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Andiamo Italy: Grotte di Pastena

By Bridget Perry

Ciao and benvenuto to the first collaborative blog entry between Convivio Society and Andiamo Italy – a San Diego based resource for planning authentic Italian travel experiences! Through this series we hope to offer readers helpful insight on all things Italy – from cultural perspectives to travel tips and an inside look at lesser known destinations. For our first entry – we leave Rome and head into the back roads of the Lazio region in pursuit of an ancient cave system!

CAVES OF PASTENA

Italy draws millions of tourists every year with its alluring history, art, and culture, and yet many visitors limit themselves to the splendors of only the most notable cities. Admittedly, the variety and excitement found in places such as Rome, Florence, and Naples make them worthy of praise, but what about the hidden gems found just beyond the city limits – or better yet, underground?

Located about an hour and a half south of Rome via the main highway (A1), the Caves of Pastena offer a unique adventure ideal for those looking to escape the city crowds, summer heat, or simply immerse oneself into the Lazio countryside. Close enough to warrant a day trip, but far enough away to justify a weekend getaway this is a fun side quest for anyone looking to go off the beaten path during their travels.


Used as a religious site as far back as 3,000 years ago, the Caves of Pastena have been known and used by locals off and on throughout history. Notably, the first documented exploration of the system took place in 1926 by Carlo Franchetti, and was later used as a headquarters for German troops and a shelter from bombings during the Second World War.

The network is divided into active and inactive caves – active caves still have water flow which produces some impressive waterfalls and reservoirs while inactive chambers are dry and boast towering stalagmites, stalactites, and a local bat colony. Guides simply ask that you not touch the cave walls, keep your voice low, and keep flash turned off when taking pictures.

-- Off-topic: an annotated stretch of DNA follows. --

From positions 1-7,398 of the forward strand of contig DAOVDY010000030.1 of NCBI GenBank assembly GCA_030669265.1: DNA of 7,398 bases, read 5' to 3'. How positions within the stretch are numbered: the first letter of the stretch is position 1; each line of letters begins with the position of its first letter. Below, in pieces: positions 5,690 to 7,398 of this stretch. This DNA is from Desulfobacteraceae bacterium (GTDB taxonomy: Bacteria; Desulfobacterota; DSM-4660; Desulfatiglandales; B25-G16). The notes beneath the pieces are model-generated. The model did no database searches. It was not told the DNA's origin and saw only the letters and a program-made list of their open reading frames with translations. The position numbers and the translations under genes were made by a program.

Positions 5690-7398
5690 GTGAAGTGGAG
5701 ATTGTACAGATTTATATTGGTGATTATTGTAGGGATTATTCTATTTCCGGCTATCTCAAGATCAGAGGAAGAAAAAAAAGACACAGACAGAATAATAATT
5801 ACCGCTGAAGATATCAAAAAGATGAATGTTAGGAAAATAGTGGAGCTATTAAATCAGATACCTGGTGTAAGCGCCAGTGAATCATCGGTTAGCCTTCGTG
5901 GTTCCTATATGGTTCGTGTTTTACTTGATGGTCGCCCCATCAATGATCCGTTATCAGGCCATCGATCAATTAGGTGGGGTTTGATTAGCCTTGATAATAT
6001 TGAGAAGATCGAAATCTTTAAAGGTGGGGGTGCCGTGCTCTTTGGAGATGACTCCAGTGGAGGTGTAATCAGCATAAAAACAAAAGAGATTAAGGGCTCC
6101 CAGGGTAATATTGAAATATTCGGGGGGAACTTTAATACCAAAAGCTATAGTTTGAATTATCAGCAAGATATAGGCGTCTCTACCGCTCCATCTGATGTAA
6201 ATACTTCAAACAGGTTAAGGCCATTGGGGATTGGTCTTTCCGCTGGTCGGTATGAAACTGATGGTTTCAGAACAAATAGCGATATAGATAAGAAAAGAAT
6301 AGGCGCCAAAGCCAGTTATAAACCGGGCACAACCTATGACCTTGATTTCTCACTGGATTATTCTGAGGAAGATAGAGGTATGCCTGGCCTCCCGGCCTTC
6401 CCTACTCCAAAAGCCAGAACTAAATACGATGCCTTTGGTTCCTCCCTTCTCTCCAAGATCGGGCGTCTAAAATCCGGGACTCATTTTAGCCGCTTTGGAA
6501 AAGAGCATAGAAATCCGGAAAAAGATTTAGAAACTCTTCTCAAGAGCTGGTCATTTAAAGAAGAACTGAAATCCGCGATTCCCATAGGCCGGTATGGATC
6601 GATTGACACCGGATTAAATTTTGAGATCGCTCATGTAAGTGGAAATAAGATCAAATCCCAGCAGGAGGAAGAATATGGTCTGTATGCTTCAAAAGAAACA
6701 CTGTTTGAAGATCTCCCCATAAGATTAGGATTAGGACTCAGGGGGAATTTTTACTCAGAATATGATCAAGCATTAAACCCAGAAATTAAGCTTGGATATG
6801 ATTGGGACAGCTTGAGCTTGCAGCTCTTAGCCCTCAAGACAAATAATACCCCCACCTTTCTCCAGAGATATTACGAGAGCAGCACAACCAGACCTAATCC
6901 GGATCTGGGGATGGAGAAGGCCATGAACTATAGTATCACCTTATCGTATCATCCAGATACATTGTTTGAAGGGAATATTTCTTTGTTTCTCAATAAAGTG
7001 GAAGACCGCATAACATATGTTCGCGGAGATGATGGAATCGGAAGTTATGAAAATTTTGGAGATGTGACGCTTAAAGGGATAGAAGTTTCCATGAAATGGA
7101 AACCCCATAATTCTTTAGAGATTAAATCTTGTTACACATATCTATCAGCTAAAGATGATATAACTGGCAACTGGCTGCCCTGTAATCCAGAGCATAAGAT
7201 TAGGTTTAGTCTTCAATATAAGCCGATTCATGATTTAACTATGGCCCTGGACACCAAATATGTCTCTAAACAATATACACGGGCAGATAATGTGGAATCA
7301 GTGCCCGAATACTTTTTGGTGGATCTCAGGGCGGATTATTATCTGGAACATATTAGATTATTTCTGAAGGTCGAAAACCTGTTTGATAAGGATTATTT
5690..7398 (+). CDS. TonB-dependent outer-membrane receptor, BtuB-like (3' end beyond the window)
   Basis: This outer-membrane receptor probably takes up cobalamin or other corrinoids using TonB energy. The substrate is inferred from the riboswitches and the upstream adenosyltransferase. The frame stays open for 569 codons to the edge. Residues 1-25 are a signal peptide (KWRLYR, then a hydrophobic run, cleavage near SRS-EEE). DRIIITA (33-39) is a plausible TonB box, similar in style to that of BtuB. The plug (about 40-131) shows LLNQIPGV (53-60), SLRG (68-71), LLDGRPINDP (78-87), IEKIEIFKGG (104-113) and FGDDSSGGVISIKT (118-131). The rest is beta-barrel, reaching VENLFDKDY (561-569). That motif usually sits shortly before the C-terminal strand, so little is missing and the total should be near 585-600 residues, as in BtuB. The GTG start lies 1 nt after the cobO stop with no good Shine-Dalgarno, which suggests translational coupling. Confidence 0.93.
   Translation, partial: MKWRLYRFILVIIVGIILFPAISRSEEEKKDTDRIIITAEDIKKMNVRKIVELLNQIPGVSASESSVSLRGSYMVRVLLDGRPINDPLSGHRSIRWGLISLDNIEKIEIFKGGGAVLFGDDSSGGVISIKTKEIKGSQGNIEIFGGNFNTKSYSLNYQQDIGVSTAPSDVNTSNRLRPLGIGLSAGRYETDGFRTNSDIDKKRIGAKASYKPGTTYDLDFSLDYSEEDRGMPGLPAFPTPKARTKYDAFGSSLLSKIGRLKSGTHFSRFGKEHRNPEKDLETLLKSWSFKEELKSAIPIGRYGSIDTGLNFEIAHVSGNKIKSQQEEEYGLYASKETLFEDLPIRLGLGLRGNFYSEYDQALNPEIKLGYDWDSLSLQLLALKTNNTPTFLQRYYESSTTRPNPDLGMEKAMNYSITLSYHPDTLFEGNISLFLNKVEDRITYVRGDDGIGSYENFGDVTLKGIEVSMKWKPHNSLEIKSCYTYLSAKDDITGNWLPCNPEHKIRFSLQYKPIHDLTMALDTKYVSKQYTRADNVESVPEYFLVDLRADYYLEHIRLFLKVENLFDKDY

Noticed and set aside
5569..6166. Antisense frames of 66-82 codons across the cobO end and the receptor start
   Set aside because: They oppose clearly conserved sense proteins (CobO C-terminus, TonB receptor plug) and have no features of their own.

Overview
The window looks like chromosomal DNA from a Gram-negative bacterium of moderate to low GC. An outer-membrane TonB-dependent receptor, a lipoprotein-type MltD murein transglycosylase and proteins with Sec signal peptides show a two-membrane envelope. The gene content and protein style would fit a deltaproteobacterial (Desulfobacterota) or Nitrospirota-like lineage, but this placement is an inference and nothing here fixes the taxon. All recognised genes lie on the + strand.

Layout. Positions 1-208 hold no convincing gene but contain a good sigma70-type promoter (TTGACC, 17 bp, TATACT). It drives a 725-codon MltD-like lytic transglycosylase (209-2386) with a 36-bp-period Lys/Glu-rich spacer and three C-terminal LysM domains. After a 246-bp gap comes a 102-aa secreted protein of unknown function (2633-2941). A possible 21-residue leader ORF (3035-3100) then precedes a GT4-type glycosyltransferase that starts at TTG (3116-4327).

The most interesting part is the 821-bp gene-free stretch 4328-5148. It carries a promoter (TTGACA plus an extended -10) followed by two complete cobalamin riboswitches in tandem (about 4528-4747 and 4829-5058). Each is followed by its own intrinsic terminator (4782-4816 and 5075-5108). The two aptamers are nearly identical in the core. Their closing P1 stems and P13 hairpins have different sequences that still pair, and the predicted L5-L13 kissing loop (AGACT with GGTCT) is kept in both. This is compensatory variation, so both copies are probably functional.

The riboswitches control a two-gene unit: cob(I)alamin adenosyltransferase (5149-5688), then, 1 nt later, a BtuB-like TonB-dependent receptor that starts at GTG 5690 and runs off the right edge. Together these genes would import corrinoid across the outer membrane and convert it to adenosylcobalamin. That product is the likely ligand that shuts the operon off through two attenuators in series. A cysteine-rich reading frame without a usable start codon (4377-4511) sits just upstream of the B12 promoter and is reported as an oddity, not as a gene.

Visits are available through one hour guided tours (€9) and while the guides only speak Italian an info sheet with brief descriptions of each cave and its history is available in English and the experience itself is worth the language barrier. The paths inside are well maintained but comfortable walking shoes are advised as is booking your reservations in advance; especially for weekend and holiday visits.


While certainly not as easily accessible as the more popular sites of Rome, a visit to the Pastena Caves is an enjoyable and feasible adventure that fits comfortably into a weekend itinerary or as a stop when driving between Rome and Naples. Conveniently, local private transfer service See Amalfi Coast offers a visit to the caves as a stop-over when you book travel with them between Rome and Naples/Amalfi thus offering an easy way to visit the caves while enroute to your next destination.

More info on the Caves of Pastena and other off-trail suggestions can be found in the new travel guide Road Trips from Rome by Andiamo Italy. Convivio Society blog readers can enjoy a 25% discount on this guide through June 30th by using the code ROMETRIP24 at check-out (www.thatch.co/@andiamo_italy)

Buon Viaggio!

Comment(01)

  1. Dorene Perry

    Love the “off the beaten path” aspect of this concept. Very well written.

    Reply

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